The end result will be something like this configuration or this configuration; both projects are open source under the Apache 2.0 license, so you can use those as a starting point.

Go forth and lint

Here's my challenge to you: if you're a Python programmer, go setup Pylint on a project today. It'll take an hour to get some minimal checks going, and one day it will save you from a production-impacting bug. If you're not a Python programmer you can probably find some equivalent tool for your language; go set that up.

And if you're the author of a lint tool, please, try to come up with better defaults. It's better to catch 60% of bugs and have 10,000 software projects using your tool than to catch 70% of bugs and have almost no one use it.

19 Oct 2016 4:00am GMT

Glyph Lefkowitz: docker run glyph/rproxy

Want to TLS-protect your co-located stack of vanity websites with Twisted and Let's Encrypt using HawkOwl's rproxy, but can't tolerate the bone-grinding tedium of a pip install? I built a docker image for you now, so it's now as simple as:

$ mkdir -p conf/certificates;
$ cat > conf/rproxy.ini << EOF;
> [rproxy]
> certs=certificates
> http_ports=80
> https_ports=443
> [hosts]
> mysite.com_host=<other container host>
> mysite.com_port=8080
$ docker run --restart=always -v "$(pwd)"/conf:/conf \
    -p 80:80 -p 443:443 \

There are no docs to speak of, so if you're interested in the details, see the tree on github I built it from.

Modulo some handwaving about docker networking to get that <other container host> IP, that's pretty much it. Go forth and do likewise!

19 Oct 2016 12:32am GMT

18 Oct 2016

feedPlanet Twisted

Glyph Lefkowitz

As some of you may have guessed from the unintentional recent flurry of activity on my Twitter account, twitter feed, the service I used to use to post blog links automatically, is getting end-of-lifed. I've switched to dlvr.it for the time being, unless they send another unsolicited tweetstorm out on my behalf...

Sorry about the noise! In the interests of putting some actual content here, maybe you would be interested to know that I was recently interviewed for PyDev of the Week?

18 Oct 2016 8:37pm GMT

15 Oct 2016

feedPlanet Twisted

Jonathan Lange: servant-template: production-ready Haskell web services in 5 minutes

If you want to write a web API in Haskell, then you should start by using my new cookiecutter template at https://github.com/jml/servant-template. It'll get you a production-ready web service in 5 minutes or less.

Whenever you start any new web service and you actually care about getting it working and available to users, it's very useful to have:

These are largely boring, but nearly essential. Logs and monitoring give you visibility into the code's behaviour in production, tests and continuous integration help you make sure you don't break it, and, of course, you need some way of actually shipping code to users. As an engineer who cares deeply about running code in production, these are pretty much the bare minimum for me to be able to deploy something to my users.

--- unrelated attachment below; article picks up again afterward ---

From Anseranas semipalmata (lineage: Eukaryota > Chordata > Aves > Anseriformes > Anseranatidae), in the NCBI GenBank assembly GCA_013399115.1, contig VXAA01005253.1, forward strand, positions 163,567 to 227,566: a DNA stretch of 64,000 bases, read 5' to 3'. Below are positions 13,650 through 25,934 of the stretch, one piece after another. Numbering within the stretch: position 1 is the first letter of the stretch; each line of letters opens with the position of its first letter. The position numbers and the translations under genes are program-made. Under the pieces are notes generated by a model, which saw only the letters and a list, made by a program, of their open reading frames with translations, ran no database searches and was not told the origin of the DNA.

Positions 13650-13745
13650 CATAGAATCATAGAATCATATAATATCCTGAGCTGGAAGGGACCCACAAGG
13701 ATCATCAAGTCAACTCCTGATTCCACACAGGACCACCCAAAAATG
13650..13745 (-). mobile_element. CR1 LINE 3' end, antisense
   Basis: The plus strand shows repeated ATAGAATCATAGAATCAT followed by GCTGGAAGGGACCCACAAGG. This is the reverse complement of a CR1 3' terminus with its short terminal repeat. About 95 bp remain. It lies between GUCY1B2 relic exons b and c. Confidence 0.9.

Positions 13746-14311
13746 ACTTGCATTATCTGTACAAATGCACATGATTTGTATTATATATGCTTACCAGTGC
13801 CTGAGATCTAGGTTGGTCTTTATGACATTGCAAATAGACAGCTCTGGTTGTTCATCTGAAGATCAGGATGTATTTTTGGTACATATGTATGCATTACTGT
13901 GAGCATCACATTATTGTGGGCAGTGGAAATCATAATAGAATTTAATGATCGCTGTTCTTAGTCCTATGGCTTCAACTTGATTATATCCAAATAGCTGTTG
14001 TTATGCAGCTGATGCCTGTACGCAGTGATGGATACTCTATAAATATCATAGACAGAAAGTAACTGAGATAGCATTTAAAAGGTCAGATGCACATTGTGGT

The cookiecutter template at gh:jml/servant-template creates a simple Haskell web API service that does all of these things:

As the name suggests, all of this enables writing a servant server. Servant lets you declaring web APIs at the type-level and then using those API specifications to write servers. It's hard to overstate just how useful it is for writing RESTful APIs.

Get started with:

$ cookiecutter gh:jml/servant-template
project_name [awesome-service]: awesome-service
$ cd awesome-service
$ stack test
$ make image
$ docker run awesome-service:latest --help
awesome-service - TODO fill this in

Usage: awesome-service --port PORT [--access-logs ARG] [--log-level ARG]
  One line description of project

Available options:
  -h,--help                Show this help text
  --port PORT              Port to listen on
  --access-logs ARG        How to log HTTP access
  --log-level ARG          Minimum severity for log messages
  --ghc-metrics            Export GHC metrics. Requires running with +RTS.
$ docker run -p 8080:80 awesome-service --port 80
[2016-10-16T20:50:07.983292987000] [Informational] Listening on :80

For this to work, you'll need to have Docker installed on your system. I've tested it on my Mac with Docker Machine, but haven't yet with Linux.

You might have to run stack docker pull before make image, if you haven't already used stack to build things from within Docker.

Once it's up and running, you can browse to http://localhost:8080/ (or http://$(docker-machine ip):8080/) if you're on a Mac, and you'll see a simple HTML page describing the API and giving you a link to the /metrics page, which is where all the Prometheus metrics are exported.

There you have it, a production-ready web service. At least for some values of "production-ready".

Of course, the API it offers is really simple. You can make it your own by editing the API definition and the server implementation to make it really your own. Note these two are in separate libraries to make it easier to generate client code.

The template comes with a test suite that uses servant-quickcheck to guarantee that none of your endpoints return 500s, take longer than 100ms to serve, and that all the 201s include Location headers.

If you're so inclined, you could push the created Docker image to a repository somewhere-it's around 25MB when built. Then, people could use it and no one would have to know that it's Haskell, they'd just notice a fast web service that works.

As the README says, I've made a few questionable decisions when building this. If you disagree, or think I could have done anything better I'd love to know. If you use this to build something cool, or even something silly, please let me know on Twitter.